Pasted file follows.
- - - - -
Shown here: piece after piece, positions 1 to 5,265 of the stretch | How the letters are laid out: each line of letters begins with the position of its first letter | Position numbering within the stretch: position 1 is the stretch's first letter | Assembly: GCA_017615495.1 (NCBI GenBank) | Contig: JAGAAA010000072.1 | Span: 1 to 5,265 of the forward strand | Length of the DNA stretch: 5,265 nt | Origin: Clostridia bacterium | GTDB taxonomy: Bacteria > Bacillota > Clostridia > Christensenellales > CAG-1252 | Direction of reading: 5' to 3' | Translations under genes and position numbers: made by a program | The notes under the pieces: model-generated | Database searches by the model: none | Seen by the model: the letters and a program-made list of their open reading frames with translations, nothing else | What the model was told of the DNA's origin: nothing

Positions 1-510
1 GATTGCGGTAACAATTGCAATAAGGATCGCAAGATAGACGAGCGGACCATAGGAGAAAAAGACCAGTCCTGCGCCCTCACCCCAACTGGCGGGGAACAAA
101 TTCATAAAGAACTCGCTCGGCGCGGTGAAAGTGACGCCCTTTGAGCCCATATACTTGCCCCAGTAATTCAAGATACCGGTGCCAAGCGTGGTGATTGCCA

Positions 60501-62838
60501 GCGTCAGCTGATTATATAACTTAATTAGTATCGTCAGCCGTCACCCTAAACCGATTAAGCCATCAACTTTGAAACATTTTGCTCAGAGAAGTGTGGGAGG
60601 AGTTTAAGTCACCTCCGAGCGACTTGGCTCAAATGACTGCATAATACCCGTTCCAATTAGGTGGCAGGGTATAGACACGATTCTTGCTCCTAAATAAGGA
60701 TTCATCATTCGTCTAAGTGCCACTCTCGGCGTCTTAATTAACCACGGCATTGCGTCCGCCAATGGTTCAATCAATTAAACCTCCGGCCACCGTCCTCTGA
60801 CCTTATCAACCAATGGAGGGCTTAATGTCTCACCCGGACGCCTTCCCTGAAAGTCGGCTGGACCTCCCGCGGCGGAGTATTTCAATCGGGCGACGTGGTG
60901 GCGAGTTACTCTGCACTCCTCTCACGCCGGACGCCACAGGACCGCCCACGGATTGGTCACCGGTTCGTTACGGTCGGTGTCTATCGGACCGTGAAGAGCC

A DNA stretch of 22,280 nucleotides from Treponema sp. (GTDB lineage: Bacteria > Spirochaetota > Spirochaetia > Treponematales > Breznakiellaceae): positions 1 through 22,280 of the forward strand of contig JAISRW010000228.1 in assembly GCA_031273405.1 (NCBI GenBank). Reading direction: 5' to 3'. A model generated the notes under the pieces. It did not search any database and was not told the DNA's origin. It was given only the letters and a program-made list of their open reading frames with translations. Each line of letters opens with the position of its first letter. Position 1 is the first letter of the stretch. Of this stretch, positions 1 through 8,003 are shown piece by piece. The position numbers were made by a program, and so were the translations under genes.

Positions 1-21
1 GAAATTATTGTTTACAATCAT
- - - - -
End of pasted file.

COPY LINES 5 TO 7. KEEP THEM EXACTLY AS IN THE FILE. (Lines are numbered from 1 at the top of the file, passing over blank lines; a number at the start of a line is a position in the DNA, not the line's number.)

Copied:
Positions 60501-62838
60501 GCGTCAGCTGATTATATAACTTAATTAGTATCGTCAGCCGTCACCCTAAACCGATTAAGCCATCAACTTTGAAACATTTTGCTCAGAGAAGTGTGGGAGG
60601 AGTTTAAGTCACCTCCGAGCGACTTGGCTCAAATGACTGCATAATACCCGTTCCAATTAGGTGGCAGGGTATAGACACGATTCTTGCTCCTAAATAAGGA